Food & Recipes

  • King of the Soups

    Chicken soup not only soothes your soul, it can lower your blood pressure, clear nasal clog, reduce inflammation—and even help you lose weight. (Is this a perfect food or what?) Research published in the Journal of Agricultural and Food Chemistry revealed that the collagen proteins in chicken produced a significant and prolonged decrease in blood pressure (at least in rats).

    By Laurie Pawlik-Kienlen
  • In Season: Belgian Endive

    This pleasantly bitter but slightly sweet member of the chicory family is at its peak from November to April. With only one calorie per leaf, this fat-, sodium-, and cholesterol-free vegetable provides an excellent source of folate and heart-healthy potassium.

    By Stacy Brugeman
  • Splenda Makes You Fat

    What you stir into your morning cup of java may be increasing your waistline and creating a digestive imbalance. A small study published in the Journal of Toxicology and Environmental Health suggests that consuming Splenda—even within the limits set by the FDA—decreases healthy intestinal flora and causes weight gain.

    By Nora Simmons
  • Grapefruit for Hepatitis C

    Cutting edge research suggests that naringenin—the metabolized form of the natural flavonoid naringin, which gives grapefruit its bitter taste—may curb the spread of the hepatitis C virus (HCV) by up to 80 percent.

    By Nora Simmons
  • Better Berries to Fight Cancer

    The next time you toss a handful of berries into your morning smoothie, reach for freeze-dried instead of fresh or frozen. Science now indicates that freeze-dried berries, specifically black raspberries, inhibit cancer development by restoring hundreds of cancer-altered genes to their normal state.

    By Lindsay Wilson
  • I Heart Garlic

    This Valentine’s Day don’t let the prospect of smooch-repelling garlic breath keep you from protecting your heart. Garlic, specifically a compound called allicin, helps control high blood pressure (aka hypertension)—a dangerous condition that afflicts one in five Americans and increases the risk of heart attacks and stroke.

    By Kristin Bjornsen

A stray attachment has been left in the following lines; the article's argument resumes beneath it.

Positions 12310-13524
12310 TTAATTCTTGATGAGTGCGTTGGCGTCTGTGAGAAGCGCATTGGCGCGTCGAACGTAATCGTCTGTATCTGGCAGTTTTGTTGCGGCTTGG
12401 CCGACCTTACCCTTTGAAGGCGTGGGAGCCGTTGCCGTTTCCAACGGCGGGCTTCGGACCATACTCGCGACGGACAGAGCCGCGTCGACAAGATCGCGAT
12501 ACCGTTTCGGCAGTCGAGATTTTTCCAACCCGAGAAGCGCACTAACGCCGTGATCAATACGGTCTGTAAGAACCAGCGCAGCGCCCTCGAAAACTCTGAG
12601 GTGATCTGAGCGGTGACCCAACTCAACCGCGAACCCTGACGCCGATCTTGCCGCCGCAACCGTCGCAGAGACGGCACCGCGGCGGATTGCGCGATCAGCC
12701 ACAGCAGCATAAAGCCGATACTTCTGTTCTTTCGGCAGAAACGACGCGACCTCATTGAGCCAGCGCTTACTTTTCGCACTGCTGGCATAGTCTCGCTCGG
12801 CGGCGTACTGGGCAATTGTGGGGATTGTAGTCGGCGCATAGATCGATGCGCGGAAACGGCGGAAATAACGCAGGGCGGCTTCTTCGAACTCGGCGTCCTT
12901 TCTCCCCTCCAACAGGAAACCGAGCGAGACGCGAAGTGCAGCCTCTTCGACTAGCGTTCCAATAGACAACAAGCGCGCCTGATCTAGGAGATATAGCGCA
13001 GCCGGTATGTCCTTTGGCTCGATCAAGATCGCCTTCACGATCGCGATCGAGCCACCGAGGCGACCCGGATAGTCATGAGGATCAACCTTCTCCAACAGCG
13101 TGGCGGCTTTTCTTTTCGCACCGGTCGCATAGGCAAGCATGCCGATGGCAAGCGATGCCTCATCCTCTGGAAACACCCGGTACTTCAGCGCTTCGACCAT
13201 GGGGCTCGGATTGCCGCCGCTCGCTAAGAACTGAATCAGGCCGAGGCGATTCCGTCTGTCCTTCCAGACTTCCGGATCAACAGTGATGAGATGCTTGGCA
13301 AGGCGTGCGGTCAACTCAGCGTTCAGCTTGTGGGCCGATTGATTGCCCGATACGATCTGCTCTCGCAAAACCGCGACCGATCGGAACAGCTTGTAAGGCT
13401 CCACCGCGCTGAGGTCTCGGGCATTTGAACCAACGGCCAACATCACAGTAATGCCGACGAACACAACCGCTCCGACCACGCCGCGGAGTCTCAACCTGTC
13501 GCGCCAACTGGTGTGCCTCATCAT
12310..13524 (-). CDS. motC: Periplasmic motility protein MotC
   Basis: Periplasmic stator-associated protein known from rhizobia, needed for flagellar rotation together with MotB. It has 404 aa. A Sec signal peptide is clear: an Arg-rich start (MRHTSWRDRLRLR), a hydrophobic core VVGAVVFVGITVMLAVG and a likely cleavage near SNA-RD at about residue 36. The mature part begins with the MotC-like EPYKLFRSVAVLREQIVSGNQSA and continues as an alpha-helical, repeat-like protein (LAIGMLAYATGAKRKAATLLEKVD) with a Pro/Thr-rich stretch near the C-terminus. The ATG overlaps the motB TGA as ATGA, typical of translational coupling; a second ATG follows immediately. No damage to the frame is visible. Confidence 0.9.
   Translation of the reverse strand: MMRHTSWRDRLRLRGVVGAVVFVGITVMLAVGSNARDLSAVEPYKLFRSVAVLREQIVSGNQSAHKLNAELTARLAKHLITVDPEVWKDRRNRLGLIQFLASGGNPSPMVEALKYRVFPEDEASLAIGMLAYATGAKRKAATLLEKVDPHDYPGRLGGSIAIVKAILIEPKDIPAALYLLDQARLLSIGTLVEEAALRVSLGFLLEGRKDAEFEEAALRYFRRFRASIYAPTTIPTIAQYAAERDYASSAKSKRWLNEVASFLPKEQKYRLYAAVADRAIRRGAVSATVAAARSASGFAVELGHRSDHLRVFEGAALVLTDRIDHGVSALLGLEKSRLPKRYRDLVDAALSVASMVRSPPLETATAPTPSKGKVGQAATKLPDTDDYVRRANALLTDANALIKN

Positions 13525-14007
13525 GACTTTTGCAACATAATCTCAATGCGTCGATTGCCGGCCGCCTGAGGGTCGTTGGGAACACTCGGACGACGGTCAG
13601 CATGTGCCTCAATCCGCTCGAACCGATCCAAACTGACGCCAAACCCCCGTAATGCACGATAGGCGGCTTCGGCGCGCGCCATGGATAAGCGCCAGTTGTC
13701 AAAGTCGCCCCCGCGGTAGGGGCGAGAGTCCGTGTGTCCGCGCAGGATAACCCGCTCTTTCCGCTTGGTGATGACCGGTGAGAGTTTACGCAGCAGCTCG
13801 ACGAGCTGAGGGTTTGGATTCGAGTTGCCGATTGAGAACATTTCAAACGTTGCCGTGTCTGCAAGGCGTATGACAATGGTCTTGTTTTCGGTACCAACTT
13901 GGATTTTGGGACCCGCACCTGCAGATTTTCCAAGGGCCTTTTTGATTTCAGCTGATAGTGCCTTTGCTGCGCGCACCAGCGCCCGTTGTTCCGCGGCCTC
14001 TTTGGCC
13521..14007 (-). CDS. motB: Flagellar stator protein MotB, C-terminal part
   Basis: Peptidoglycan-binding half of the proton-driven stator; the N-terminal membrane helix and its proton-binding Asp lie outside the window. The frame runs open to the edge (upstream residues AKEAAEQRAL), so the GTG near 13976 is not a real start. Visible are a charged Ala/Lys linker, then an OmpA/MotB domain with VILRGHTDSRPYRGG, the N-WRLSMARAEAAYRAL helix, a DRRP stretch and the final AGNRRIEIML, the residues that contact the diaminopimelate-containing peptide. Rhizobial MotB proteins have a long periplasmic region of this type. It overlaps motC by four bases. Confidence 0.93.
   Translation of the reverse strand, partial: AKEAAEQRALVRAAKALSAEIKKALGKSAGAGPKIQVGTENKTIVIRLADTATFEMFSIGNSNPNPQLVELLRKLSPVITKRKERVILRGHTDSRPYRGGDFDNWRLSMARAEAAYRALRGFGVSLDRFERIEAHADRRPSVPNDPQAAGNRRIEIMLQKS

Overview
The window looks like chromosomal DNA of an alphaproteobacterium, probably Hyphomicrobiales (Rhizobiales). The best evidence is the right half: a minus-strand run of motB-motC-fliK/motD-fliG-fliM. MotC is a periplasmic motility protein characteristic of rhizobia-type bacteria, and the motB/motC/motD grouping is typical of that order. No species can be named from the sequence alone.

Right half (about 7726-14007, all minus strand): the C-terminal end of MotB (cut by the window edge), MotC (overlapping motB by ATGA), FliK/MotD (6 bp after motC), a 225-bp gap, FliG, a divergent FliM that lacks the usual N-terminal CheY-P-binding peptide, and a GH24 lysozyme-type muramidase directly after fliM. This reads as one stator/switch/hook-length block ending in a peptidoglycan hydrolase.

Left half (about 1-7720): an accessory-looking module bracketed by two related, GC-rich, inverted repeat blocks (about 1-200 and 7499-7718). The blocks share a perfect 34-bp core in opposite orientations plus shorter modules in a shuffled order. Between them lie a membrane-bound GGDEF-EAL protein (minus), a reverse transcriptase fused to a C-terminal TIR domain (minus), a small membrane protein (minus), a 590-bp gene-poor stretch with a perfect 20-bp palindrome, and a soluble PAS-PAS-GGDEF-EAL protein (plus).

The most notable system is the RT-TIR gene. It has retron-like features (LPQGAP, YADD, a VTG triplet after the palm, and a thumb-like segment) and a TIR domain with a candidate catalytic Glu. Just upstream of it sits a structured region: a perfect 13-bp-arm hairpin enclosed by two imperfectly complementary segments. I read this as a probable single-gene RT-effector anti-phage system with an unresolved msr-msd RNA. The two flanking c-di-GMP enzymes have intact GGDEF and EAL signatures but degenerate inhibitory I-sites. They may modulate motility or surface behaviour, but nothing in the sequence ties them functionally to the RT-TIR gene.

• The Scary Truth About Statins

    The notion that high cholesterol causes heart disease has allowed doctors to write millions of prescriptions for cholesterol-lowering drugs called statins that can reduce the risk of it. That seemingly indisputable notion has long suffered from an inconvenient fact: Half the people who have a heart attack don’t have high cholesterol.

    What you need to know before you fill that prescription
    By Erin Quinn
  • Head Case

    When a headache strikes, you probably don’t care what kind you have; you just want it to go away—fast. But before you head for your medicine cabinet, try doing a little detective work first. Why? Because aspirin or anti-inflammatory drugs may not be the best cure.

    Knowing what type of headache you have will help you find relief once and for all.
    By Lindsey Galloway
  • Dance Your Way to Better Health

    When it comes to getting your groove on, you may consider yourself among the rhythm-challenged, with two left feet and a repertoire confined to wedding-induced displays of the funky chicken. The words fun and dance have never gone together in your mind. But lock the door, close the blinds, and give it a try with no one else around because dancing truly is an easy way to get into shape.

    From ballet to Bollywood, find your fitness groove.
    By Karen Asp
  • Say "C" to Stave Off Arthritis

    Eating vitamin C–rich foods may protect your knees from osteoarthritis, reports a recent study in Arthritis Research & Therapy. Here’s why: They’re packed with antioxidants, which protect cells from oxidative damage, and oxidative damage breaks down cartilage—the “shock absorber” in the knee joint.

    By Celia Shatzman